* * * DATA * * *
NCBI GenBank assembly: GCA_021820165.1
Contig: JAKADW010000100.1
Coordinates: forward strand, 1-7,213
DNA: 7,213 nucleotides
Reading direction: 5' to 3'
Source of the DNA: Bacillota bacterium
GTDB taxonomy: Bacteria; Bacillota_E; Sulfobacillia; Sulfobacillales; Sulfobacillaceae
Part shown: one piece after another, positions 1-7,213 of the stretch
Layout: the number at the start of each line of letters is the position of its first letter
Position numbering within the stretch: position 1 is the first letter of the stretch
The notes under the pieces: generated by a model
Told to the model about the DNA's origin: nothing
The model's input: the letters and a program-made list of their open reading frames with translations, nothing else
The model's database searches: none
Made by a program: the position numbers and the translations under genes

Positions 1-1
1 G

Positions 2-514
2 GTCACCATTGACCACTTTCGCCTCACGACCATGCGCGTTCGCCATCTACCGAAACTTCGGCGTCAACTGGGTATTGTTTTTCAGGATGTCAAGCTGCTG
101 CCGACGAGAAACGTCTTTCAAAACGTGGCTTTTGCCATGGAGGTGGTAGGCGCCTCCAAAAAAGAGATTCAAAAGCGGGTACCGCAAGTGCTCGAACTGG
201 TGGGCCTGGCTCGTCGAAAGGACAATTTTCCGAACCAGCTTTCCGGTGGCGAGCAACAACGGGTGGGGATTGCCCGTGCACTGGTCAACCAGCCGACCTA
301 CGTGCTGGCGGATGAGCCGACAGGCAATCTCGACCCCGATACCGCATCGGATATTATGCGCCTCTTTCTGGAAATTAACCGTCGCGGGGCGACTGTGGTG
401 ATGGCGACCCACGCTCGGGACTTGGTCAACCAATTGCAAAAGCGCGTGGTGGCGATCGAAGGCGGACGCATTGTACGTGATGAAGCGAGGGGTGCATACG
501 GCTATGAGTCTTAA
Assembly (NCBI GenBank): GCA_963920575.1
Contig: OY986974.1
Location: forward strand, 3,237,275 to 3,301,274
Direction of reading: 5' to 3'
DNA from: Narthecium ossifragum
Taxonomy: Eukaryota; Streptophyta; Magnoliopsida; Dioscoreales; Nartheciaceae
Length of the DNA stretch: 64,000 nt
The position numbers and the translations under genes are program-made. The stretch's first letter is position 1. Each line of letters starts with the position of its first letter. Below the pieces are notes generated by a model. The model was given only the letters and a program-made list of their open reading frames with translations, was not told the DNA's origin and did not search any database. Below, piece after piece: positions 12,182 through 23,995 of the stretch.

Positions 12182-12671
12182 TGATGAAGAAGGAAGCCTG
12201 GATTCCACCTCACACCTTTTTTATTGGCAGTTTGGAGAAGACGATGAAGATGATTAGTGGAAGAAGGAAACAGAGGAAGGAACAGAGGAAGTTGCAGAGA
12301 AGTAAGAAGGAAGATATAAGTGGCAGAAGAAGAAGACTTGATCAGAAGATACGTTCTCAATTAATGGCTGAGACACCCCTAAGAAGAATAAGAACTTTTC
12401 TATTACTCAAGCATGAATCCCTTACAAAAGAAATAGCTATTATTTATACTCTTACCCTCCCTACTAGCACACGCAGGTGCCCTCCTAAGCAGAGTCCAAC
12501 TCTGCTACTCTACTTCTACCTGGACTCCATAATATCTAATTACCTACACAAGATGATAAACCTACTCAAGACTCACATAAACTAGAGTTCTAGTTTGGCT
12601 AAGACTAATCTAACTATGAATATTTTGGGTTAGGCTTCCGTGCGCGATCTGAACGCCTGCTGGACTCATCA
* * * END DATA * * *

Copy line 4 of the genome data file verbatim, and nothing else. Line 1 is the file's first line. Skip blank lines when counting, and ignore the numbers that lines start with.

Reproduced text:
DNA: 7,213 nucleotides